Concrete Beam
Introduction
Beams can be described as members that are mainly subjected to flexure and it is essential to focus on the analysis of bending moment, shear, and deflection. When the bending moment acts on the beam, bending strain is produced. The resisting moment is developed by internal stresses. Under positive moment, compressive strains are produced in the top of beam and tensile strains in the bottom. Concrete is a poor material for tensile strength and it is not suitable for flexure member by itself. The tension side of the beam would fail before compression side failure when beam is subjected a bending moment without the reinforcement. For this reason, steel reinforcement is placed on the tension side. The steel reinforcement resists all tensile bending stress because tensile strength of concrete is zero when cracks develop. In the Ultimate Strength Design (USD), a rectangular stress block is assumed. (*image 1)
*image 1: Reinforced rectangular beam 
As shown *image 1, the dimensions of the compression force is the product of beam width, depth and length of compressive stress block. The design of beam is initiated by the calculation of moment strengths controlled by concrete and steel.
Types of Beam
*image 2 shows the most common shapes of concrete beams: single reinforced rectangular beams, doubly reinforced rectangular beams, Tshape beams, spandrel beams, and joists.
*image 2: Common shapes of concrete beam

In cast–inplace construction, the single reinforced rectangular beam is uncommon. The Tshape and Lshape beams are typical types of beam because the beams are built monolithically with the slab. When slab and beams are poured together, the slab on the beam serves as the flange of a Tbeam and the supporting beam below slab is the stem or web. For positive applied bending moment, the bottom of section produces the tension and the slab acts as compression flange. But negative bending on a rectangular beam puts the stem in compression and the flange is ineffective in tension. Joists consist of spaced ribs and a top flange.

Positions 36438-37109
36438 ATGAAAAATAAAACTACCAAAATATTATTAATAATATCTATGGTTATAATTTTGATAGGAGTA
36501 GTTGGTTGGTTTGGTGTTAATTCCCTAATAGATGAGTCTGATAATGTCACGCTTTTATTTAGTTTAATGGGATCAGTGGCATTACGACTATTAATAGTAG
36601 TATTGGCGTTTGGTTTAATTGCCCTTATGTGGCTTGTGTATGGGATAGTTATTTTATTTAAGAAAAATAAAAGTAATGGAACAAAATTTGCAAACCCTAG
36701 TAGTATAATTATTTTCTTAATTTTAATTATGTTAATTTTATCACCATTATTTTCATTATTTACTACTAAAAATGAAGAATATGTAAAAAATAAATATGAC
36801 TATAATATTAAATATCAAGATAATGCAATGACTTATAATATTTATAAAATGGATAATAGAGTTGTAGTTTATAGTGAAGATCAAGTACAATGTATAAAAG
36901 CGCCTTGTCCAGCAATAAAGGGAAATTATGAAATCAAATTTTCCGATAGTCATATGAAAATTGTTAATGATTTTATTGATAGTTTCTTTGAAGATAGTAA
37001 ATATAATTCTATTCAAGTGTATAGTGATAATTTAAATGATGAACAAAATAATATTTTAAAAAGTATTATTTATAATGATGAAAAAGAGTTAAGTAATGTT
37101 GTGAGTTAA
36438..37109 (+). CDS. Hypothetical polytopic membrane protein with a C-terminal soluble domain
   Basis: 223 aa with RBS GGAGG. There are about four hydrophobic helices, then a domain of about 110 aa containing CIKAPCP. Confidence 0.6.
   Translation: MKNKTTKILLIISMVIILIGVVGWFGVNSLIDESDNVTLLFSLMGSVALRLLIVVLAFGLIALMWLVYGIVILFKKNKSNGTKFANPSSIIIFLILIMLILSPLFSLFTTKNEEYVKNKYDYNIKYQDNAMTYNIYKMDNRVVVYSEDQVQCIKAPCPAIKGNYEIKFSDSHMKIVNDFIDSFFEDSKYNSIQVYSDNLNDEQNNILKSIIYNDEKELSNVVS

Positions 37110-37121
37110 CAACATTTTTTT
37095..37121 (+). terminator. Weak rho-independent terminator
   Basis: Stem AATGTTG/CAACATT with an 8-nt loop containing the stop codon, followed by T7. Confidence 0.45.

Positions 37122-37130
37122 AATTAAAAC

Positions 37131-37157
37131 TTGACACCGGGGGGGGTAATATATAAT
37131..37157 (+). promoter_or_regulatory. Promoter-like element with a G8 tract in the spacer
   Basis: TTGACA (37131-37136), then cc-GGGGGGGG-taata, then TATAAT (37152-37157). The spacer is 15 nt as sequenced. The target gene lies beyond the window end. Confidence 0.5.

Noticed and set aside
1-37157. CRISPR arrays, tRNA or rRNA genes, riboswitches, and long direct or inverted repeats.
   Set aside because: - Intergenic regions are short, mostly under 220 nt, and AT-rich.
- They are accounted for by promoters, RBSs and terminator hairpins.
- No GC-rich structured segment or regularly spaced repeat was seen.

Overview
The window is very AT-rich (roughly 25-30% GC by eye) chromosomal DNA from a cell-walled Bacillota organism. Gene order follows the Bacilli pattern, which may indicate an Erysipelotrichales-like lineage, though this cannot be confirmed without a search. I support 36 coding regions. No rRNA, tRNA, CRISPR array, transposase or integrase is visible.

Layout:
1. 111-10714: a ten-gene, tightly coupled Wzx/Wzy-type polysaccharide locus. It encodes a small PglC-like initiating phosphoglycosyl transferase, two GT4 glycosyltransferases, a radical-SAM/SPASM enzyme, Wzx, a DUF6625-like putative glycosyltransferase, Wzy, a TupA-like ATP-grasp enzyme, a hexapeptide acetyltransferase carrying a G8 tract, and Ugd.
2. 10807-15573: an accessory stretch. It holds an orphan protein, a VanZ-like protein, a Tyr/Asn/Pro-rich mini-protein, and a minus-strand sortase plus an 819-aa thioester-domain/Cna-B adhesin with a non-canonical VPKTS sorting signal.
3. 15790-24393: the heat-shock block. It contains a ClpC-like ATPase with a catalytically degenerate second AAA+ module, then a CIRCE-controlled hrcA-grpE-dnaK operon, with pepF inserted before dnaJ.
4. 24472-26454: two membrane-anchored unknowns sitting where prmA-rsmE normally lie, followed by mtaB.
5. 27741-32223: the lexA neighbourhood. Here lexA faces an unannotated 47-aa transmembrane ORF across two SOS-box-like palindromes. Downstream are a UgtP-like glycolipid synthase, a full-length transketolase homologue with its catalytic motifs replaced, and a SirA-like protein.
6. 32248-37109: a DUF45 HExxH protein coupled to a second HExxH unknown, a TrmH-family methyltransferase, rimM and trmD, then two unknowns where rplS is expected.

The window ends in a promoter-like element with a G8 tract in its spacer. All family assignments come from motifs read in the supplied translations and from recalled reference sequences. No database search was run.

Design Procedure
• Rectangular Beam
1. Assume the depth of beam using the ACI Code reference, minimum thickness unless consideration the deflection.
2. Assume beam width (ratio of with and depth is about 1:2).
3. Compute selfweight of beam and design load.
4. Compute factored load (1.4 DL + 1.7 LL).
5. Compute design moment (M_{u}).
6. Compute maximum possible nominal moment for singly reinforced beam (φM_{n}).
7. Decide reinforcement type by Comparing the design moment (M_{u}) and the maximum possible moment for singly reinforced beam (φM_{n}). If φM_{n} is less than M_{u,} the beam is designed as a doubly reinforced beam else the beam can be designed with tension steel only.
8. Determine the moment capacity of the singly reinforced section. (concretesteel couple)
9. Compute the required steel area for the singly reinforced section.
10. Find necessary residual moment, subtracting the total design moment and the moment capacity of singly reinforced section.
11. Compute the additional steel area from necessary residual moment.
12. Compute total tension and compressive steel area.
13. Design the reinforcement by selecting the steel.
14. Check the actual beam depth and assumed beam beam depth.
• Tshape Beam
1. Compute the design moment (M_{u}).
2. Assume the effective depth.
3. Decide the effective flange width (b) based on ACI criteria.
4. Compute the practical moment strength (φM_{n}) assuming the total effective flange is supporting the compression.
5. If the practical moment strength (φM_{n}) is bigger than the design moment (M_{u}), the beam will be calculated as a rectangular Tbeam with the effective flange width b. If the practical moment strength (φM_{n}) is smaller than the design moment (M_{u}), the beam will behave as a true Tshape beam.
6. Find the approximate lever arm distance for the internal couple.
7. Compute the approximate required steel area.
8. Design the reinforcement.
9. Check the beam width.
10. Compute the actual effective depth and analyze the beam.